If you’ve spent any great length of time browsing round “the Interweb”, chances are you’ve run into one of these compulsory registration sites. And, if you have, it’s quite possible you’ve run into the rather lovely BugMeNot. (For the uninitiated, it’s a communal site where anyone can set up a phoney account with one of these registration-requiring sites, whereupon anyone can use it.) This often gets one around the problem quite nicely.
However, some other sites are a little more annoying in that they want to send you a confirmation e-mail with a password in it, or a link you have to visit to confirm your address. Sadly, this category of sites includes most of those which offer free evaluation copies of their software, such as Zend and NuSphere, both of whom produce PHP coding IDEs that I’m quite keen on trying out. Bit of a bugger to get round, you might think.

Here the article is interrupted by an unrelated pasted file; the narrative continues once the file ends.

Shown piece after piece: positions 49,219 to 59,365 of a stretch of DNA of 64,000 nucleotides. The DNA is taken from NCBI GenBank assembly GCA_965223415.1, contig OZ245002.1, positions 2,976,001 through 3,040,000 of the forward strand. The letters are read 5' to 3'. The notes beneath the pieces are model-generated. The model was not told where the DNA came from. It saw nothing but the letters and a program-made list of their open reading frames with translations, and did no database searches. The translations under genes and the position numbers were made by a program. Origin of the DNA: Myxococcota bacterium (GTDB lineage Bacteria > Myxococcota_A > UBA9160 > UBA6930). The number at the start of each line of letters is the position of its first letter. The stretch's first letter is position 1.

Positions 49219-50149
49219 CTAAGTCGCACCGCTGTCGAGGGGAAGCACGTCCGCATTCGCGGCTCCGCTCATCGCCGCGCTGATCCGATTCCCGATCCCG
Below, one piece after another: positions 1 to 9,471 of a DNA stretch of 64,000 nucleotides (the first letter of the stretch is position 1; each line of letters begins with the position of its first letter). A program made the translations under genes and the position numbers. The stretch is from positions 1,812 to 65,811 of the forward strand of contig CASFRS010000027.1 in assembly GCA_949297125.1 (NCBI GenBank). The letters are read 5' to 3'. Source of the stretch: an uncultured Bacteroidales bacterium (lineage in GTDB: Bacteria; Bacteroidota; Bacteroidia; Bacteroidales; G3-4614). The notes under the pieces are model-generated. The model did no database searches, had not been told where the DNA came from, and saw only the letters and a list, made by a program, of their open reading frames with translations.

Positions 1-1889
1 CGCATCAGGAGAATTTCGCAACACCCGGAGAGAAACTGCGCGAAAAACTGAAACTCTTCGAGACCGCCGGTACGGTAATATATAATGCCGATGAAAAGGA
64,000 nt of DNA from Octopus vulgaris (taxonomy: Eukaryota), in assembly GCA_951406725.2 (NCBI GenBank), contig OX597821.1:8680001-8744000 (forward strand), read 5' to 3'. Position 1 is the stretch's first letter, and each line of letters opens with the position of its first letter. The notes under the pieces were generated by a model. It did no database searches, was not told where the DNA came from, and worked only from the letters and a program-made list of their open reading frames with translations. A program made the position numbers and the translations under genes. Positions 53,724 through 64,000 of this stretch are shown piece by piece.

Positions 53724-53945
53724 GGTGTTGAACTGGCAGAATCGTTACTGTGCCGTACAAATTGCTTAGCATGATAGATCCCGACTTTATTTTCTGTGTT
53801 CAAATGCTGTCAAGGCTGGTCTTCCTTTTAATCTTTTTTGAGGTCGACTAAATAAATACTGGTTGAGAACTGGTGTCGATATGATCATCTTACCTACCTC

Not according to the public-spirited folks at Mailinator.com. Essentially, the idea is a very simple one – unlimited temporary accounts. You think of a suitably exciting name (anything from email@example.com to firstname.lastname@example.org), and Mailinator will store any e-mail received for that account for a few hours – more than enough to reply to a confirmation e-mail. After that, the account vanishes into the ether.
Just so long as some corporate bigwig doesn’t start bombarding them with cease-and-desist orders, problem solved